Another way of understanding our needs and how we reach our full potential is represented in the gestalt cycle of change. Gestalt theory provides a model for how we become mindful of our needs and how we meet them. The Cycle of Change model suggests that we can fulfil our needs by engaging in a full cycle of contact with the world – moving from a state of arousal, to awareness, to motivation, action, full contact and finally a state of withdrawal and rest. As in Maslow’s theory, if there is any interruption or disturbance at the contact boundary, because our needs are not being met, this can lead to a deep sense of dissatisfaction. Change is a normal, healthy and vital condition of existence in order that we learn, evolve, grow and flourish. All Life comes from a process of change in order to adapt and survive. This is our nature. In a healthy cycle, we emerge from a state of potentiality where all possibilities exist; becoming aware of something ‘missing’; consciously identifying the ‘need’ to be met; preparing ourselves to act; acting to meet that need; enjoying the satisfaction of that need being met; and then returning to a state of rest where all possibilities exist.
The gestalt cycle of change is a way of understanding this. A need arises during an internal sensation (such as a fantasy, or memory) or an external stimulus (such as a threat), where the individual experiences something that interrupts the restful state. That awareness arises through a blend of physical sensations, feelings, thoughts and perceptions that seek to interpret the experience. If the sensation holds sufficient enough attention for the individual, then awareness of that need begins to sharpen. Energy is mobilized in response to this awareness and motivates us towards seeking satisfaction or fulfilling that need. The energy is released through our actions and contact is made at the boundary in order to satisfy that need. During contact, the new experience is assimilated into our being (as a new skill, a memory, or a feeling of accomplishment). When what is new or different has been assimilated and adapted to, change occurs within the organism. Once the original need has been met the individual returns to a restful state by withdrawing from the experience and closing the cycle.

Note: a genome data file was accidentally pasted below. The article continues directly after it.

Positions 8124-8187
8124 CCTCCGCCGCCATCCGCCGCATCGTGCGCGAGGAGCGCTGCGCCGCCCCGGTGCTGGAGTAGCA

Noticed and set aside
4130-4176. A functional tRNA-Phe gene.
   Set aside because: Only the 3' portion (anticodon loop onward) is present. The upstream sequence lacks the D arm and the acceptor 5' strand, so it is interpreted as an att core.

If however, there is an interruption or disturbance at the contact boundary then that need may not be met and a sense of dissatisfaction will occur. In other words, a break in the cycle of experience would be a break in the movement towards growth and fulfilment. If an we habitually interrupt this cycle of experience because we want to avoid repeating past experiences, this interrupts our ability to complete the cycle. This is known as “unfinished business”. It leaves its legacy and can easily distract us or prevent us from moving forward. More importantly however, we can learn to break these patterns, by interrupting the interruptions so that the cycle can move towards full completion and fulfilment. This is the cycle below:
A sensitisation claims the attention of the organism
Awareness develops inducing anxiety/excitement
Mobilizing energy for action
Action leads to contact with a new boundary, creating the conditions for change
Successful contact is followed by a sense of satisfaction or fulfilment